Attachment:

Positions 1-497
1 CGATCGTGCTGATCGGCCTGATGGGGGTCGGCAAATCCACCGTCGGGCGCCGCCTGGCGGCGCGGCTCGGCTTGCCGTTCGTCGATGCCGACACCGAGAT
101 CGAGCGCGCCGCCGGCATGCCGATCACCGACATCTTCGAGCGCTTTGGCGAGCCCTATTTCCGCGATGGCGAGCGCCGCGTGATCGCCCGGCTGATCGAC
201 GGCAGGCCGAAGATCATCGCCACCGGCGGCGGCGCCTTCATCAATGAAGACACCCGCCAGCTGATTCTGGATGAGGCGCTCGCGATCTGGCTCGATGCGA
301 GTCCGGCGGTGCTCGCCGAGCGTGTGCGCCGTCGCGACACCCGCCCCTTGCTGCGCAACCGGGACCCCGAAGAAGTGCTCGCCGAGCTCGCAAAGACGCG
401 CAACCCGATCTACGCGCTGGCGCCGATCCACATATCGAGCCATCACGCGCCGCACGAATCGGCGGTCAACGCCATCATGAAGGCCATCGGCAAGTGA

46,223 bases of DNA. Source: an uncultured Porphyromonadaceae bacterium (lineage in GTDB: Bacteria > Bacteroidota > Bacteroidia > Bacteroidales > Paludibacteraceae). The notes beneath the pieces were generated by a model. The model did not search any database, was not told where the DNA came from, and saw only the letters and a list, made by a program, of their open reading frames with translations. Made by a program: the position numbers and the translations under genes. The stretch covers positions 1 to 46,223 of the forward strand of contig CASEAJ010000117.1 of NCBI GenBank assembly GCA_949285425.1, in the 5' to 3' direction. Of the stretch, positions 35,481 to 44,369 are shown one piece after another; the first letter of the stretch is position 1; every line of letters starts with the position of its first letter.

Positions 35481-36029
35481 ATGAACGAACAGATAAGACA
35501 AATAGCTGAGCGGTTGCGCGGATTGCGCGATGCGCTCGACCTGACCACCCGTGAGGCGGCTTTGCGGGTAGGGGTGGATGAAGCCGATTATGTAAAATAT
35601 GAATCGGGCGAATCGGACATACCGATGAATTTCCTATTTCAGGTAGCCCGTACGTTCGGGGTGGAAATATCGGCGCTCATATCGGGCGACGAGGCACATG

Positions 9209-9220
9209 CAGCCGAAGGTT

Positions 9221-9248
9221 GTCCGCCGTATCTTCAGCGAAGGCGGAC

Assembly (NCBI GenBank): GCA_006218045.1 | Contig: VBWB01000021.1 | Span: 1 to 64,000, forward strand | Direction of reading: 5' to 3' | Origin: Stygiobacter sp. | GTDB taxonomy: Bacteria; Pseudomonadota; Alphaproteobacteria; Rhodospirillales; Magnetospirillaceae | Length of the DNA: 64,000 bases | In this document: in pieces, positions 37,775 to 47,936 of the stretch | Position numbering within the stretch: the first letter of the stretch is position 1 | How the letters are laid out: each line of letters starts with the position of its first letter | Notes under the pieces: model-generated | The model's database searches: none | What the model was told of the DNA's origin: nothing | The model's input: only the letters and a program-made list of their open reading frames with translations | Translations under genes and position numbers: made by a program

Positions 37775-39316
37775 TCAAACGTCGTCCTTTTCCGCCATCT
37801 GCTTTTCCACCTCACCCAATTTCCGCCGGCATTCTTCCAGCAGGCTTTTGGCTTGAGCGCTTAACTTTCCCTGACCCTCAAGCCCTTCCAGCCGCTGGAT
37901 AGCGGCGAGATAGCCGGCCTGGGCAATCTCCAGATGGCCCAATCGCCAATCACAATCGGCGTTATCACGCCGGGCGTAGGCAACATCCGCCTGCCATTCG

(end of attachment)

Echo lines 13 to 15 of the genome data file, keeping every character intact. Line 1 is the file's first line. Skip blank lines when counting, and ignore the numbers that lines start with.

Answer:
9209 CAGCCGAAGGTT

Positions 9221-9248
9221 GTCCGCCGTATCTTCAGCGAAGGCGGAC